This article wasn’t easy to write. Listening to a speaker this week on professionalism, conduct and leading others, there was a story shared that is familiar to many. Although familiar, something else struck me in the story that is worth considering if you lead/manage people.
It is perhaps one of the most well known stories of antiquity. Daniel and the lions den. You’ve likely heard this story used as a metaphor in business to describe how a person might be the subject of manipulation or is being cast aside; thrown to the lions. The story teaches us loads about being committed to your cause and how to handle tough and unfair situations with courage, but there is another side to this story that is often missed and teaches us even more about the dangers of a particular style of leadership.
It’s called the Darius Effect, or at least that’s what I call it. In short, The Darius Effect speaks to anyone who is in a position of leading and managing others and is detached just far enough from the details that they are easily misinformed and/or don’t have a handle on the business to the point where they have extended to much power and authority to others.
Unlike Darius’ team, who were downright deceitful, your team may consist of credible, reliable and really smart people that you’ve empowered to do a job and it may be your lack of interest or involvement that is causing this effect. The question is what level of involvement makes the most sense. The answer is different for each type of leadership role. If we’re talking about C level as in Darius’ case then it requires a delicate balance since you naturally want to empower people on your team to “run the business”. Most leaders dream of having people in their organization, especially their direct reports, who they can trust. We often hear the term “right-hand” as a reference to the person a leader looks to most on the team. Leaders, regardless of title, desire to have people around that they can rely on.
Being able to rely on someone is perhaps one of the most satisfying and liberating feelings a leader experiences. The ability to have someone share the load, carry the burden and care about the business, it’s customers and it’s people, as much as you do is a gift, a privilege. Not many have this experience and for those that do, it is often fleeting.
Darius was the king at the time of this event in Daniel’s life. Daniel had arrived in Babylon as an exile from Israel and had grown up serving the kings before Darius. Daniel was an executive, a leader and a distinguished government official and at this point in the story had been around for a long time. Darius respected Daniel and they had established trust as was evidenced in the role and responsibilities that Darius gave Daniel in the kingdom. Darius was a busy guy and naturally relied on several people in his organization to run things. Some of those people didn’t respect Daniel and his values and principles and wanted to get him bounced off the org chart.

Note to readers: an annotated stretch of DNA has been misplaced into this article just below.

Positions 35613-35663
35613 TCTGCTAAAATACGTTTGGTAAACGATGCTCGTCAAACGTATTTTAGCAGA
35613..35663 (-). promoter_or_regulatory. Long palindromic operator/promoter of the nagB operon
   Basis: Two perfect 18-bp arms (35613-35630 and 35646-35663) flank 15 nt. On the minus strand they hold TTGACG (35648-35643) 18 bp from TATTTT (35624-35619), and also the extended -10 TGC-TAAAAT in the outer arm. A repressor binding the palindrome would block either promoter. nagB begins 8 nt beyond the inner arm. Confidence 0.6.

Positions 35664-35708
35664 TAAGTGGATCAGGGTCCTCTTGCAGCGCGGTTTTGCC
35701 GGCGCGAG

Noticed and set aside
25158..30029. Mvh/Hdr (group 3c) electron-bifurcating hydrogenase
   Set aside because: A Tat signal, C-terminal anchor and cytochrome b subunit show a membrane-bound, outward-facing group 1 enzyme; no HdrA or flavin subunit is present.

They went to extremes to make this happen, even lying to the king and deceiving him into thinking he was signing an executive order that needed a refresh on how the king should be honored. Darius naturally believed his team was doing the right things. If you don’t know the story, the executive order (decree) stated that anyone who prayed to anyone but Darius for the next 30 days would be found guilty and executed by being thrown into a den of lions.
The trick worked. Darius signed the decree, his officials successfully deceived him knowing that Daniel, a man of value and integrity, would not honor the decree and would continue to pray. It’s interesting how those officials knew that Daniel wouldn’t violate his values. Darius was shocked when he learned that what he had signed became a death sentence for one of his closest and most trusted advisers. He was powerless to reverse the decree and had to sit back and watch the events transpire. Let’s pause there.
Take a breath. I did before writing this article. At first it seemed like a stretch to liken Darius’ experience to how many in leadership roles operate. After all, he was the king of a massive Persian empire. That said, the more I thought about it the more I could see examples in my circle of people that have behaved this way. I too have been in this spot. In fact, it is one of the easiest leadership traps to fall into.
Ignorance can be bliss but it often shows up with an invoice attached. What are some of the things we can do to offset the Darius effect tendencies we all have?
Be open minded but not so open that you’re mind falls out
Hands-On is good but “Eyes-On” can be better
I’m not sure I’ve met anyone that likes a control freak. I am pretty hands-on and it has taken a deliberate effort to back away and let people do their work without my interference. Ironically, as leaders, we know we don’t have all the answers but we don’t mind acting like we do. Keeping an eye on things is not the same as having your hands on it.
Make expectation management a living principle in your team
There is so much written on this topic. I’ve heard it said that your culture is largely defined by your decision making process. In Darius’ case, he clearly gave enormous power to his officials and then, from what we can tell, rarely questioned their actions. Perhaps this was the right management approach for his day and his kingdom. Maybe it’s the right one for you but either way, and it sounds trite and adolescent to say this, people need to be told what their boundaries are. Whether the most agile person in the world would admit it or not, we all need structure and in leadership it comes from communicating expectations to people early and often.
I’ll end by stating the most effective way to avoid the trap of the Darius Effect; don’t sign anything unless you read it first and understand who and what it impacts.